Methane, the smallest hydrocarbon, is an uncolored and non-smelling gas. It has a symmetrical nonpolar structure, where the carbon atom is surrounded by four hydrogen atoms in a perfectly tetrahedral arrangement.
CH4 is regarded as non-toxic for humans but may displace oxygen in a closed space and cause a risk for suffocation.
Normally the gas is formed in swamps or other oxygen-poor environments such as soil, manure or sewage plants. Other major methane sources are mining, processing and use of coal, oil and natural gas. The IR spectrum of methane is less complicated than spectra from larger hydrocarbons because it has a simpler structure.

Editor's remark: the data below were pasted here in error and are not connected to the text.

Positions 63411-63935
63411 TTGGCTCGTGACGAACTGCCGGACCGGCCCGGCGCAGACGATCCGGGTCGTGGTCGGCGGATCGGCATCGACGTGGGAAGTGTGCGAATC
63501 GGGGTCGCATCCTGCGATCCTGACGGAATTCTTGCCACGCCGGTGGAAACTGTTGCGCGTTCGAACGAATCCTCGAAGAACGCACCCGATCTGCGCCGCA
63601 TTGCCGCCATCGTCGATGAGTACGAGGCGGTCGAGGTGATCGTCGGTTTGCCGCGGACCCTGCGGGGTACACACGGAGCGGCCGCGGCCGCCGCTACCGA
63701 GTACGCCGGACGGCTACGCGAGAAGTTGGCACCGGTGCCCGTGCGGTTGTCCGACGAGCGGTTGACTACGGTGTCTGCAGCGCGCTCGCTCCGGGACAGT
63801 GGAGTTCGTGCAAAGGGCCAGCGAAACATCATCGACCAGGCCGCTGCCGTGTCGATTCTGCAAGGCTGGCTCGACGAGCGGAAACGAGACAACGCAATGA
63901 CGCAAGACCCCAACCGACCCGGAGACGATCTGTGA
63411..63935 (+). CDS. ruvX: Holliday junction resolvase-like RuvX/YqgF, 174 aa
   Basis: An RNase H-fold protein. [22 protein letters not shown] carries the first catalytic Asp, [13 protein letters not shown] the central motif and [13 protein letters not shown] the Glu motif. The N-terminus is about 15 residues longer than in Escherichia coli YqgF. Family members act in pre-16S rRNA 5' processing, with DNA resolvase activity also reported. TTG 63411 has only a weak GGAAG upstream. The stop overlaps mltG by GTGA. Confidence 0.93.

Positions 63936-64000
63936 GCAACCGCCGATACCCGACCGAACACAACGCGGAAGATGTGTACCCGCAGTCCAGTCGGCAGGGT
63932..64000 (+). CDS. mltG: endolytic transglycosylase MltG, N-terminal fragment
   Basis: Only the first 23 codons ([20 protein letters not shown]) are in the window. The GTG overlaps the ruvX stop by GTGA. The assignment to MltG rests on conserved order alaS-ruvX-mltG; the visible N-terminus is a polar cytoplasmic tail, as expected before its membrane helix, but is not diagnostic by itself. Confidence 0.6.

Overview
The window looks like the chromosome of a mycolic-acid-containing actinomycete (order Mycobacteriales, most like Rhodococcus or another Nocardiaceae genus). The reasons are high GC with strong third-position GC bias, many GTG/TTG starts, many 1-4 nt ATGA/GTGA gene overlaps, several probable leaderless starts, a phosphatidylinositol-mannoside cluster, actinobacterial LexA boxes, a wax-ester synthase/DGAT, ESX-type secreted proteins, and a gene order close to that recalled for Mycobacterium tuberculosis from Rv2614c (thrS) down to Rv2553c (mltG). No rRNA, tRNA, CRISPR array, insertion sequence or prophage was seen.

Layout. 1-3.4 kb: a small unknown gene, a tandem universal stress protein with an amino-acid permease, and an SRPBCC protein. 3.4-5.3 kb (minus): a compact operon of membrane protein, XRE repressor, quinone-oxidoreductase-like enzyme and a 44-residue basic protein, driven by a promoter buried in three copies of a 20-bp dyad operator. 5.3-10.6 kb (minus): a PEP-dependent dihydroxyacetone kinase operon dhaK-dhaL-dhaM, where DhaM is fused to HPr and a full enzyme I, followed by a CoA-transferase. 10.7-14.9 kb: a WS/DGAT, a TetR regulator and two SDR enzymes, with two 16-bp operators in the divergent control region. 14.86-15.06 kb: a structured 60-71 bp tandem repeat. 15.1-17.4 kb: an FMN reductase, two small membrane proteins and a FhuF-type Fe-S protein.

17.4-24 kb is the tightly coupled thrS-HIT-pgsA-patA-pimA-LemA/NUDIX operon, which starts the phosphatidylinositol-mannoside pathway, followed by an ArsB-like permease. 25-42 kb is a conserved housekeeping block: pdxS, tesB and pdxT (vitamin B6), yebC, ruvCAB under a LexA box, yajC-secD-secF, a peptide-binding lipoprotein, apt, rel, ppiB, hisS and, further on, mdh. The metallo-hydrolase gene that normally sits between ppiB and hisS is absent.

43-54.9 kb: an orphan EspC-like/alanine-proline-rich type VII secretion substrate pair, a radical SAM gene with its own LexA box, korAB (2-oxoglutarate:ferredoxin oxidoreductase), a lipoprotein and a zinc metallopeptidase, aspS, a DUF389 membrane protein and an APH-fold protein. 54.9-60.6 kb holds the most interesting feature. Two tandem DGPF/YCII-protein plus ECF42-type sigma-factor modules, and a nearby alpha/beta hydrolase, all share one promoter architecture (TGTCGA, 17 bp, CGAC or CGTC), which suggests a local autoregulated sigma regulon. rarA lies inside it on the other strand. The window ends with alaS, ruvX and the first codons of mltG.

Unfortunately, methane is a powerful greenhouse gas and should not come out in the atmosphere, unless in very small concentrations. Methane emissions are expressed in carbon dioxide equivalents using its global warming potential (GWP). Then one kg CH4 is more than 20 times as effective at trapping heat in the earth´s atmosphere as one kg of CO2, within a time horizon of 100 years.
SenseAir field device for methane detection in soil. The soil quality strongly influences the evaporation of methane, dinitrogen oxide and other greenhouse gases.
IR spectrum of methane, CH4
In the IR spectrum of methane there are two strong absorption bands consisting of many overlapping peaks. They are found at 3020 cm-1 (3.3 µm) and 1300 cm-1 (7.7 µm) due to C-H stretching and bending modes, respectively.
Other hydrocarbons also have peaks from C-C bonds but not methane since it has only one carbon per molecule.